Tillman, Benjamin

Tillman, (Benjamin Ryan) “Pitchfork Ben”

(1847–1918) farmer, governor, U.S. senator; born in Ropers, S.C. Himself a farmer, he led a Farmers Association that promoted reforms in agricultural and industrial education. Once elected governor of South Carolina (Dem., 1890–94), he took over South Carolina politics and government. Although a populist-progressive in some matters—taxation, education—he also framed an article in a new state constitution that practically denied African-Americans the right to vote. Campaigning for the U.S. Senate in 1894, he shouted, "Send me to Washington and I'll stick my pitchfork into [President Cleveland's] old ribs!" and gained the inimitable nickname by which he would thereafter be known. In the Senate (Dem., S.C.; 1895–1918), he became an even more outrageous figure, opposing liberal Republicans such as President Theodore Roosevelt, yet advocating increased naval spending and the Hepburn Rate Bill. All the while he resisted extending any civil rights to African-Americans—even justifying lynching and calling for repeal of the 15th amendment. Meanwhile, he continued to control affairs in South Carolina (getting his nephew acquitted in 1903 of assassination of a political foe). After 1902 he became more irascible and quarrelsome than ever but a paralytic stroke in 1909 limited his ability to harangue people; he stayed in the Senate, however, to the end.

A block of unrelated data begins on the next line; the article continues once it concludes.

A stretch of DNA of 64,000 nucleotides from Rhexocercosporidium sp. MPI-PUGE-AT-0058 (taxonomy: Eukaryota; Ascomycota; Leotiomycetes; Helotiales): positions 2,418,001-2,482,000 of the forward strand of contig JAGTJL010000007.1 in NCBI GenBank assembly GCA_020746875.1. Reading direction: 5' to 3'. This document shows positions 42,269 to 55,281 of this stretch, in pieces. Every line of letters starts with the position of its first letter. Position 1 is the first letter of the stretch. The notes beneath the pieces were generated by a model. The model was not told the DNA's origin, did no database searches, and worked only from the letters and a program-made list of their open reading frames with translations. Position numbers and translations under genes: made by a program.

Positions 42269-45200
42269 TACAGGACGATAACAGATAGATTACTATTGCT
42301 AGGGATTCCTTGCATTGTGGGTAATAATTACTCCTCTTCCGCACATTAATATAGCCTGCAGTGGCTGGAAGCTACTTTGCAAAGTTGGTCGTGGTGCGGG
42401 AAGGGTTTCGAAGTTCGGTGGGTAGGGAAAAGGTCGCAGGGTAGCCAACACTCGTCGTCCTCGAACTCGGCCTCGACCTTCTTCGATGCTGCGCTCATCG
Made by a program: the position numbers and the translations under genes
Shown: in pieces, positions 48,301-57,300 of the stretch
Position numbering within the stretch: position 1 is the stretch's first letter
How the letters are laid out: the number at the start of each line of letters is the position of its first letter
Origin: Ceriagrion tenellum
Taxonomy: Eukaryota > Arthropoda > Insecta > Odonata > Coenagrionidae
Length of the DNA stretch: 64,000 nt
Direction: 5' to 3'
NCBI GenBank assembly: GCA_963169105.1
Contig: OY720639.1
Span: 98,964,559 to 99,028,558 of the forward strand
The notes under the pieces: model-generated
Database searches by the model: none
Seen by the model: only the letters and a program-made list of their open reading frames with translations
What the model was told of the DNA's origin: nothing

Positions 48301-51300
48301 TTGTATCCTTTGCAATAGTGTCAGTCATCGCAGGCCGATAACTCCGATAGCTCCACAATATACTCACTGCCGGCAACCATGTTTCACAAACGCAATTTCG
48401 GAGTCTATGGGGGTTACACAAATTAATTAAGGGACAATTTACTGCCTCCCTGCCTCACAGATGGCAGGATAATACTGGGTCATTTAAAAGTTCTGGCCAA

The Cambridge Dictionary of American Biography, by John S. Bowman. Copyright © Cambridge University Press 1995. Reproduced with permission.
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